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Tucumcari Bound
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« on: August 22, 2008, 12:31:34 AM »



This film is based on the novel"Our Sunshine" by Robert Drew about an Australian bushranger and icon, Ned Kelly (Heath Ledger). It tells of his life as a bushranger in north-west Victoria, where he lived all his life. He, his brother Dan (Laurence Kinlan), and two other men, Steve Hart (Philip Barantini) and Joseph Byrne (Orlando Bloom), formed a gang. These four robbed a bank and hijacked an entire town for 3 days.

I'm aware of the 1970 version of Ned Kelly starring Mick Jagger but I hear it's unimpressive and passable. However, I've read that this updated version is a much better retelling of the "Ned Kelly" story. I have yet to see it but after looking at the trailer and reading some good things about it, I'm interested. I'm always up for a historical western/drama.

Anybody see it? Thoughts?


Trailer:

http://www.youtube.com/watch?v=doArSp1AIUw



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cigar joe
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« Reply #1 on: August 22, 2008, 06:19:13 AM »

Too baby faced, peach fuzz beards, SCREAMS DISNEY!!!!

The real Ned,



Jaggers Kelly,



Hollywood is making films for ten year olds,  chicks,  & metrosexuals.

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« Reply #2 on: August 22, 2008, 11:33:09 AM »


I honestly wouldn't call Heath Ledger "babyfaced." He had a masculine look to him. He also went through transitions in his appearance during this film.







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« Reply #3 on: August 22, 2008, 11:43:19 AM »

From the poster is all, but its nice to see they stayed true to history  Afro

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« Reply #4 on: August 22, 2008, 11:47:53 AM »

From the poster is all, but its nice to see they stayed true to history  Afro

You're right about the poster. I do not like it as well. It seems the marketing campaign was all wrong. As for the film itself, I haven't seen it but the trailer looks good. It's caught my interest to say the least. Have you seen the Mick Jagger version cigar?

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« Reply #5 on: August 22, 2008, 03:33:17 PM »

No but some say he was terrible as an actor in it, will have to check it out sometime.

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« Reply #6 on: May 21, 2009, 06:54:03 PM »

Check it out now: http://www.hulu.com/watch/46148/ned-kelly

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« Reply #7 on: September 23, 2012, 07:16:07 PM »

Watched it today, not bad:

Quote
The last decade saw a spate of Australia-set Westerns. John Hillcoat's The Proposition (2005) transfers Peckinpah-esque brutality to the Outback, while Baz Luhrman's Australia (2008) grafts Red River's cattle drive plot onto a wartime romance. With its colorful outlaws, Aborigines, forbidding deserts and class warfare, the Land of Aus sports its own unique frontier mythology.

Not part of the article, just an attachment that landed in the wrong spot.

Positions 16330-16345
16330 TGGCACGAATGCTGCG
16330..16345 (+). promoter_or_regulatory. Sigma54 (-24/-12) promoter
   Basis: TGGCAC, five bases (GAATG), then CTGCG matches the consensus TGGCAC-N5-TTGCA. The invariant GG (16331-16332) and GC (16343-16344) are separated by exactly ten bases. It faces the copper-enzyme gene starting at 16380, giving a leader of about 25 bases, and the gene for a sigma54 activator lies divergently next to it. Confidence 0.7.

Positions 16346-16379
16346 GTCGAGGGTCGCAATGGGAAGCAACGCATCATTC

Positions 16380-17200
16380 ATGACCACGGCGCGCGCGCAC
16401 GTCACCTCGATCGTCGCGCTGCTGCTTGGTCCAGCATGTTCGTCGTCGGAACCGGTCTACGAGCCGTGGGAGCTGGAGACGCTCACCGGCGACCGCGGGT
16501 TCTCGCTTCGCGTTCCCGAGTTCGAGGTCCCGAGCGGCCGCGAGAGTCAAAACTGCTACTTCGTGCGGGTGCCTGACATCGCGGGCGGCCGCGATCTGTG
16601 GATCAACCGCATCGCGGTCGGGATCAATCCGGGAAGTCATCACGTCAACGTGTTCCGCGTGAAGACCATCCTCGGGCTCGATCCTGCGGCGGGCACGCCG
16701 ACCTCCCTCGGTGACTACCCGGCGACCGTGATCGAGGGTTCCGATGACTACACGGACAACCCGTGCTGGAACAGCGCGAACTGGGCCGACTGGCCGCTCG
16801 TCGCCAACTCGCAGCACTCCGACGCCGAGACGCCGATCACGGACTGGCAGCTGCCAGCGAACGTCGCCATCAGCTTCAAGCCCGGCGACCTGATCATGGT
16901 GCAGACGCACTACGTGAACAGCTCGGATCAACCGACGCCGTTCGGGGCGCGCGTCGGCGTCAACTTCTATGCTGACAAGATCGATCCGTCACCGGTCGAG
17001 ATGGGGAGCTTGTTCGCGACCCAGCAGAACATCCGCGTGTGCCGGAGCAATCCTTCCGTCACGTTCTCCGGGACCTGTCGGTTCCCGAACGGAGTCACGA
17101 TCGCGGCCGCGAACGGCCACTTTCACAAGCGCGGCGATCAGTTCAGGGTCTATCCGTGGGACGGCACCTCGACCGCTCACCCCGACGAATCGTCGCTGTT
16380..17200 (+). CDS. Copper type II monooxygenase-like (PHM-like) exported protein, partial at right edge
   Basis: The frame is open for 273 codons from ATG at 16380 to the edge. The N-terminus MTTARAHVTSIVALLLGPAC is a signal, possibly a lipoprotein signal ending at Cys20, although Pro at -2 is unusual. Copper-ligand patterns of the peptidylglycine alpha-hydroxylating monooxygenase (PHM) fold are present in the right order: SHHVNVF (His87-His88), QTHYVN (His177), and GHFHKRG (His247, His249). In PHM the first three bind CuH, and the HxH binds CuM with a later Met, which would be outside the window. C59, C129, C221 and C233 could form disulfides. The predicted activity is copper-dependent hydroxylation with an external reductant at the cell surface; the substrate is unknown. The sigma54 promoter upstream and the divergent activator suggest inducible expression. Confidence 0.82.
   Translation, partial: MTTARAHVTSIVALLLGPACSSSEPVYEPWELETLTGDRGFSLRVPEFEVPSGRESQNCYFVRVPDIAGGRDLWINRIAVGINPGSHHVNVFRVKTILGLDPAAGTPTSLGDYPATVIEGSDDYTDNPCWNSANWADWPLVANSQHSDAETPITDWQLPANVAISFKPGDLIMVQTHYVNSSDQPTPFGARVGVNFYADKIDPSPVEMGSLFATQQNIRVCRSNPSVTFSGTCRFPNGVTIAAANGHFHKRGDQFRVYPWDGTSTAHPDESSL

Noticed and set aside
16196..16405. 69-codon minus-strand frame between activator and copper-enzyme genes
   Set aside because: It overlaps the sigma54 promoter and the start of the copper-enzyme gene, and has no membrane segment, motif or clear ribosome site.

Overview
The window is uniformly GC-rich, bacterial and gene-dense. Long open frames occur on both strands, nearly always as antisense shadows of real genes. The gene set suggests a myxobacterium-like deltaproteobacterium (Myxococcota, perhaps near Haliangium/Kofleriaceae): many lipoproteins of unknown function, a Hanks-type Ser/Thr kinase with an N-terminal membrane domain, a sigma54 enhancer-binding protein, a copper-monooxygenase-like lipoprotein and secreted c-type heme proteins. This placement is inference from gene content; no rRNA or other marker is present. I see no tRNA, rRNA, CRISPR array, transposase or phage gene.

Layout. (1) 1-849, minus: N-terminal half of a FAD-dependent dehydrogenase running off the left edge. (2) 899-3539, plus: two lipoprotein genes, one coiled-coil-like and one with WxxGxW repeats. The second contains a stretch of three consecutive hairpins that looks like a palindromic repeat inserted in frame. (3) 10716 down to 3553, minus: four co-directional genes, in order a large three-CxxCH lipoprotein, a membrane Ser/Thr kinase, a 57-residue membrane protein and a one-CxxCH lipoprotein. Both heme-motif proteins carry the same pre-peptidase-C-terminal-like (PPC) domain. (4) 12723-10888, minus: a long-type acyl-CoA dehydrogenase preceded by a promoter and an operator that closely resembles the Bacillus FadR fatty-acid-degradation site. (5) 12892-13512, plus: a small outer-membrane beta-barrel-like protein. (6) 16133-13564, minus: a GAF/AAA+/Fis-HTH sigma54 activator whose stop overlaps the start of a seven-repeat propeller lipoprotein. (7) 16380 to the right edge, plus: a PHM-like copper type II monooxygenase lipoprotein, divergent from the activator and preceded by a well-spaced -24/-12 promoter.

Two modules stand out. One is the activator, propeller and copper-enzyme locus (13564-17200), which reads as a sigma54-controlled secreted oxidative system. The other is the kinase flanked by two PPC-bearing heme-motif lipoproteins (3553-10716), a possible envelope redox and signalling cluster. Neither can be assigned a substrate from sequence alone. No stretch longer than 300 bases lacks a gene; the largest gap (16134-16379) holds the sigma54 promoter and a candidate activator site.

Ned Kelly (2003) follows a traditional path. Australia's most famous bushranger has been the subject of several films. The Story of the Kelly Gang (1906) was purportedly the first feature-length movie ever made (opinions vary). Tony Richardson's abysmal Ned Kelly (1970) cast Mick Jagger in a counterculture version. Gregor Jordan's take casts Kelly as an Australian Jesse James fighting crooked cops. The result's entertaining if uninspired.

Ned Kelly (Heath Ledger) is arrested in 1870s Victoria, falsely accused of stealing a horse. Trouble keeps finding Ned, especially when a trouble-making policeman (Kiri Paramore) harasses his gal pal (Naomi Watts). After killing three policemen in self-defense, Ned goes on the lamb with cocky friend Joe Byrne (Orlando Bloom) and brother David (Laurence Kinlan). The trio embark on an outlaw career and become folk heroes, while being pursued by ruthless Superintendent Hare (Geoffrey Rush).

Ned Kelly's drama proves extremely familiar. Jordan and every mine Robin Hood cliche, stacking the deck to make Kelly an hero. One cringe-inducing bit has Kelly begging forgiveness from a dying policeman a la Kevin Costner in The Untouchables. The protagonists are likeable but the villains colorless. Unlike Hillcoat's recent Lawless, which plays on similar cops-and-robbers cliches, Ned's drama is often slack even as the body count rises. Jordan salvages this with excellent action scenes, especially the final showdown: Kelly's armor-clad gang blasting away in a rainstorm makes an arresting image.

What saves Ned Kelly is its intriguing class dynamic. Kelly and his gang are Irish immigrants, and their proletarian appeal is contrasted sharply with Anglo-Australian society. Despite Hare's proclamation that Kelly isn't an "animal" but a very clever man, he's marked as a villain before he commits a crime. Jordan throws in odd visual cues to enforce this: animal imagery is frequently invoked (vultures picking at dead cattle, a circus lion caught in a shootout), along with a brief encounter with a native. The allegory's unsubtle but gives Ned an edge missing from most Westerns.

Heath Ledger sublimates his heartthrob persona to an intense, brooding protagonist. Orlando Bloom shows an off-hand charisma lacking in later star turns (Kingdom of Heaven anyone?). Geoffrey Rush is wasted in a role that requires little more than a baleful glower, while Naomi Watts (J. Edgar) plays a colorless love interest.

Ned Kelly makes a fine entry in the Outback Western genre. With the Hollywood Western largely moribund it's nice to see Australians picking up the slack. 7/10

http://nothingiswrittenfilm.blogspot.com/2012/09/ned-kelly-2003.html

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